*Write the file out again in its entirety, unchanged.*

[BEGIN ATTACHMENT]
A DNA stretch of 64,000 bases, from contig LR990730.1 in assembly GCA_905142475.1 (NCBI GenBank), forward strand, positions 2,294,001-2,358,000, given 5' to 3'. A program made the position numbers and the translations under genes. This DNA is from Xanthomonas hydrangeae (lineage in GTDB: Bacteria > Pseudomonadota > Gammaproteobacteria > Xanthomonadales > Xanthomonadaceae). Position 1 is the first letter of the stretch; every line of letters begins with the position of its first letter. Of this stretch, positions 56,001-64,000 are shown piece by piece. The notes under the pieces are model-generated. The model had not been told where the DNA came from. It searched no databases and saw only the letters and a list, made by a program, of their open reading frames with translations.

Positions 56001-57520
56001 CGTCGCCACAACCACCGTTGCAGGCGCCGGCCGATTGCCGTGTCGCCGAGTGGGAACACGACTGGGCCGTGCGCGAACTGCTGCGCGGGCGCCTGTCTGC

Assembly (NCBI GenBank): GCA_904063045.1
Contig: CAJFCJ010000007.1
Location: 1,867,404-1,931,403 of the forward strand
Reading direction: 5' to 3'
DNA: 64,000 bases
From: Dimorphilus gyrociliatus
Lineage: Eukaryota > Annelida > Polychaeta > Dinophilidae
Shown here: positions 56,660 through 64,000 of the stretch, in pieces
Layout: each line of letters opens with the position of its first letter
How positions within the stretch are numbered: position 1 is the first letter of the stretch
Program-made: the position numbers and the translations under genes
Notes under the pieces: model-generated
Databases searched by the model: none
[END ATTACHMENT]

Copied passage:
A DNA stretch of 64,000 bases, from contig LR990730.1 in assembly GCA_905142475.1 (NCBI GenBank), forward strand, positions 2,294,001-2,358,000, given 5' to 3'. A program made the position numbers and the translations under genes. This DNA is from Xanthomonas hydrangeae (lineage in GTDB: Bacteria > Pseudomonadota > Gammaproteobacteria > Xanthomonadales > Xanthomonadaceae). Position 1 is the first letter of the stretch; every line of letters begins with the position of its first letter. Of this stretch, positions 56,001-64,000 are shown piece by piece. The notes under the pieces are model-generated. The model had not been told where the DNA came from. It searched no databases and saw only the letters and a list, made by a program, of their open reading frames with translations.

Positions 56001-57520
56001 CGTCGCCACAACCACCGTTGCAGGCGCCGGCCGATTGCCGTGTCGCCGAGTGGGAACACGACTGGGCCGTGCGCGAACTGCTGCGCGGGCGCCTGTCTGC

Assembly (NCBI GenBank): GCA_904063045.1
Contig: CAJFCJ010000007.1
Location: 1,867,404-1,931,403 of the forward strand
Reading direction: 5' to 3'
DNA: 64,000 bases
From: Dimorphilus gyrociliatus
Lineage: Eukaryota > Annelida > Polychaeta > Dinophilidae
Shown here: positions 56,660 through 64,000 of the stretch, in pieces
Layout: each line of letters opens with the position of its first letter
How positions within the stretch are numbered: position 1 is the first letter of the stretch
Program-made: the position numbers and the translations under genes
Notes under the pieces: model-generated
Databases searched by the model: none